I set off and realize two things: I am not at the top, and my legs are shot. Ah, here is what I have been waiting for! It is time for what Gunnar calls the “torture-fest,” which entails thrashing the legs, which feels like mashing ground beef with a meat tenderizer, while pretending not to worry about how late in the day it is. The sun is obscured by a thin layer of cloud, so it is darker and colder. I am an old hand with this psychological anxiety, however, and I know I have a few hours of solid daylight left. But my legs! The top, the bottom, the insides, the outsides, they are shredded. I imagine the microtears as I demand a super-effort of them. They had a half-hour rest and they thought they were done, eh? “No,” they reply, “we thought we were done because we are, we have put in a heavy day! Why couldn’t you have gotten an office job?” I ignore their melodrama, but it seems like I am breathing harder from the exertion- possibly because my legs are in open mutiny- as if breathing harder will help. Here are the views I have to reflect on as I grind upwards on top of a mountain at 5 in the evening:

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I chip away at these brutalizing hills for what feels like a long time, but was probably only 3 or 4 kilometers, thankfully, for there is nowhere to even pay to stay up here… I get a few accolades at the real peak, to which I simply smile and stick out my tongue. Thank his Endlessness, there is the descent! I don jacket, hat, and gloves and take off. I pass a couple cars, which are taking pictures on the way down, to my annoyance, for they are in my way! It is a beautiful, exhilerating descent, with hairpin curves. I scream as loud as I can, triumphant as I cruise back below the snowline.

There is nothing like it. I take no pictures of this descent, it is mine alone. Who in their right mind would stop their mad flight down a mountain for photographs anyways? The valley is gigantic, steep, and gorgeous, with an idyllic river running through it. I realize I am in France, because I can’t be sure of what the signs say. Now to find a place to camp… there are a lot of little villages. I am a picky camper, a carryover from backpacking. Not only does the site have to be peaceful and secure, safe from walk-ups and intrusions of any kind, but it also must have good energy, the lighting, the feng shui must be right. Bad time to be picky at 6:30 in the evening… I keep a sharp eye out though, and after one rejection, I find the perfect spot.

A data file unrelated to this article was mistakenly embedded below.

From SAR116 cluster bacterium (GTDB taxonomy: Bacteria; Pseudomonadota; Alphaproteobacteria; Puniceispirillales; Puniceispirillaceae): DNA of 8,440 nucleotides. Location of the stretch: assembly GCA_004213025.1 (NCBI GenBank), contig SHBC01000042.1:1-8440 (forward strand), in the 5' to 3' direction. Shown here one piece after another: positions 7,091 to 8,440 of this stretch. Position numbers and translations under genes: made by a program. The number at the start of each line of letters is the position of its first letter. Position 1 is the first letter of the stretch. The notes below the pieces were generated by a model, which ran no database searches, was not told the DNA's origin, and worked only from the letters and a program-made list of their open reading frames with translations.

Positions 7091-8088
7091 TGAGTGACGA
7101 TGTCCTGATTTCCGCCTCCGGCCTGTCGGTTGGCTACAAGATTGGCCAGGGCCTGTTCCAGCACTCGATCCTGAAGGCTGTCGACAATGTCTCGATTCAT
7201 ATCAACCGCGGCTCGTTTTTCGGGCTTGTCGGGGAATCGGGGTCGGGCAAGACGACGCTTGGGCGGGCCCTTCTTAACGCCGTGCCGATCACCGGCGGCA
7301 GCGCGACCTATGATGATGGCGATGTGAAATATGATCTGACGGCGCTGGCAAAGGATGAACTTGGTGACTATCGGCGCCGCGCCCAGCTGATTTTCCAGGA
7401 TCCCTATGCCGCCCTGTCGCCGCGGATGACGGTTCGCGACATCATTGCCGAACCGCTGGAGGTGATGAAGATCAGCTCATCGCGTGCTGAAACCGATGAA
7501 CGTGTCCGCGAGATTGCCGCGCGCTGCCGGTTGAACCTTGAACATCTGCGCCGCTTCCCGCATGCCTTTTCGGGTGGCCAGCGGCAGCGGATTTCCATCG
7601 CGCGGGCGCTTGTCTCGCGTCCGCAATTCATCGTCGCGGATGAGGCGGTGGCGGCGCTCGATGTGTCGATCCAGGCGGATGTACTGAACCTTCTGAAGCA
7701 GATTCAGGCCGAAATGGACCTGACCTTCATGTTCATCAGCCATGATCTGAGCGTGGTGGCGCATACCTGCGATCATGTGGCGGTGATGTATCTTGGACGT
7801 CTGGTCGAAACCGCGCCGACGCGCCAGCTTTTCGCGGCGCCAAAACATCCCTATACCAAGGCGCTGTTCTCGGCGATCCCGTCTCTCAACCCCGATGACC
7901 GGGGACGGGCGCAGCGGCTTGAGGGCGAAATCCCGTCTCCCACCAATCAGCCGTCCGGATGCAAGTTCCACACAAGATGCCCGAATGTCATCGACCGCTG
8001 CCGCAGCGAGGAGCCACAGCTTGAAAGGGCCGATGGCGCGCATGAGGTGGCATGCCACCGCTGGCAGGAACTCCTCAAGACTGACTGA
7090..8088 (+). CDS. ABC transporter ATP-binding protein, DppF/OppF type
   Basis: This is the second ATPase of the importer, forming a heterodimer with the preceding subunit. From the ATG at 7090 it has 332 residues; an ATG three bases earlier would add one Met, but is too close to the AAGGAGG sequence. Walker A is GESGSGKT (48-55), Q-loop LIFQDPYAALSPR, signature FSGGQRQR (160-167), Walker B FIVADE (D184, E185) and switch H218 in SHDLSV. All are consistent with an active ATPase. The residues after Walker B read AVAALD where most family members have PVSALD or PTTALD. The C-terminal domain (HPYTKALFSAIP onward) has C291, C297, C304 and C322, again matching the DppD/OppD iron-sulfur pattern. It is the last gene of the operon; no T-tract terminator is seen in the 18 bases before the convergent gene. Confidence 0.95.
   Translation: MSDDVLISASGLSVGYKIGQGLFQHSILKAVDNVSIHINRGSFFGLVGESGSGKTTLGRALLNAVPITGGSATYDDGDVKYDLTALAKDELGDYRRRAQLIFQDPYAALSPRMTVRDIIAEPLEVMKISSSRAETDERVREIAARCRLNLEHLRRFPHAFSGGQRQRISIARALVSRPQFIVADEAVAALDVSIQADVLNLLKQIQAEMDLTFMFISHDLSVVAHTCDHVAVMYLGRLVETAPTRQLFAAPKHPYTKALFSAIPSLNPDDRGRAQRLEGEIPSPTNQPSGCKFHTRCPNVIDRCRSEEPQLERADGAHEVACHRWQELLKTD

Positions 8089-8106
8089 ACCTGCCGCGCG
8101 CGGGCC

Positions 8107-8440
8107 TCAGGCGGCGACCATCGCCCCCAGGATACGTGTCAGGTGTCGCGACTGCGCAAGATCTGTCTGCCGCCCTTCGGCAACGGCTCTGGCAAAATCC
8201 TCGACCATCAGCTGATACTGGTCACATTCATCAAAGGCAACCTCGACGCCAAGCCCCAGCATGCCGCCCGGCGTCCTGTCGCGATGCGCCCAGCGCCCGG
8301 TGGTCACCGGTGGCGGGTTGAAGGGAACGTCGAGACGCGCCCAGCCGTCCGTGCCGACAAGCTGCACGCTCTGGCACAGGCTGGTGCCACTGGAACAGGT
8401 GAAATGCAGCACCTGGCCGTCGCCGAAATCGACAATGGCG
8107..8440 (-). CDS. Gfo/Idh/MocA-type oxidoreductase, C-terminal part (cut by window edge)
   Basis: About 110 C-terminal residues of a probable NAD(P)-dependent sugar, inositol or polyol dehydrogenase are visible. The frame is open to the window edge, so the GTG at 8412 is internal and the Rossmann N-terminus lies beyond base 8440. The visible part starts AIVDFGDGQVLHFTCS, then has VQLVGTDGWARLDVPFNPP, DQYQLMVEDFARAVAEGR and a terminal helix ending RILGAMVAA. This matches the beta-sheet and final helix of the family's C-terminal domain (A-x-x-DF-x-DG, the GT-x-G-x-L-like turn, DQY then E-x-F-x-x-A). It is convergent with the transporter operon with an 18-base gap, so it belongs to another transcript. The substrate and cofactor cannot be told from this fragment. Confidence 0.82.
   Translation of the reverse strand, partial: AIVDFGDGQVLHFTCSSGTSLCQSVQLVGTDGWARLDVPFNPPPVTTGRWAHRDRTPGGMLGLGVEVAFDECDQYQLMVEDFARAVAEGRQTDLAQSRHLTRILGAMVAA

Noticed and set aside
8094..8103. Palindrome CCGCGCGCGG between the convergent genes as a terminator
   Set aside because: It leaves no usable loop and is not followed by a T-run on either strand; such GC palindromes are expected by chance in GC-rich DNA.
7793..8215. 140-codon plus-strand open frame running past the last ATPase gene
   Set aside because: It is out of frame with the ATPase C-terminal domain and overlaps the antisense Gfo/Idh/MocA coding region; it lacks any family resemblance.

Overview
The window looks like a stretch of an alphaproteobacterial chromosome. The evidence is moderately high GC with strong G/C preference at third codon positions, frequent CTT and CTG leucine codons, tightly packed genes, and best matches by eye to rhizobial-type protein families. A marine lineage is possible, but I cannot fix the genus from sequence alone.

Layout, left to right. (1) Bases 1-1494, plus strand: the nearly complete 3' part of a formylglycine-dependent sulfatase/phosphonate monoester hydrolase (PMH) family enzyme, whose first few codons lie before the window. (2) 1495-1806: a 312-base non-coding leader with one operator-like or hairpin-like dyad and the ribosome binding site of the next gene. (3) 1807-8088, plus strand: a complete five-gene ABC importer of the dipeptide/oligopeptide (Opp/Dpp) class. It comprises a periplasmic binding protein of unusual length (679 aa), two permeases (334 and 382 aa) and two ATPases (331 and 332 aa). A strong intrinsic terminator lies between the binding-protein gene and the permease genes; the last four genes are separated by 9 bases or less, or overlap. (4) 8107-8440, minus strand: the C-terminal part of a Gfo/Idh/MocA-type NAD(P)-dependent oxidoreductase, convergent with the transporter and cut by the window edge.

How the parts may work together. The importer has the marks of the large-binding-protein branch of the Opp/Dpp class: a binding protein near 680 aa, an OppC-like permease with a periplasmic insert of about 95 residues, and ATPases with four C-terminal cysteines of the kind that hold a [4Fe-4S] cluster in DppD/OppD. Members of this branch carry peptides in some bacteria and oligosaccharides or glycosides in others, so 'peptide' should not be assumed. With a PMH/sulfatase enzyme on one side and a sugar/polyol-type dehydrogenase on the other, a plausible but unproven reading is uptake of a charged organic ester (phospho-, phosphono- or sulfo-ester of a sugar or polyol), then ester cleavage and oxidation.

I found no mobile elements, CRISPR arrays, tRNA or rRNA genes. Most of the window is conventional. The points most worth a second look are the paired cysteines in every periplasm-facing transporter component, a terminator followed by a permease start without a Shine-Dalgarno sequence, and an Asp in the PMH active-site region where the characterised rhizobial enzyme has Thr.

Ideally, for a stealth camper, a disused road is the best, for it is flat, with good lighting. I have a great little home for the night, and it actually stayed light until 8:30, so I had plenty of time to cook dinner, read, and relax.

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With one fell swoop, I am over the mighty Pyrenees and on into France. I feel as if I passed some threshold. I changed my first flat, mixed a little more bicycle grease in with my blood, which is not a novel experience, but fitting. I also climbed through the Pyrenees mountain range and am into central Europe. I was eager to be here, and of course now everything is unfamiliar and I am frantically studying French. Chasing my own tail again- eager to leave the comfort of Spain, a little overwhelmed by the unfamiliarity of France. Bah, in two weeks I will know their way and speak some café French.

The known world, for me, gets a little bigger, and a little stranger.

Published by: bipedalgunnar

This is a blog about my trip across Europe and Asia. I am back in the States now, and turning this sequence of unedited, flurried and often poorly documented posts into a book, and hopefully a good one. That is proving to be a piece of work, but I am eager to do it. Now I'm back to work, trying to learn a thing or two about welding, get a career opportunity secured, and climb some rocks when I have a chance. Hope you enjoy it, but the book will be better *wink*.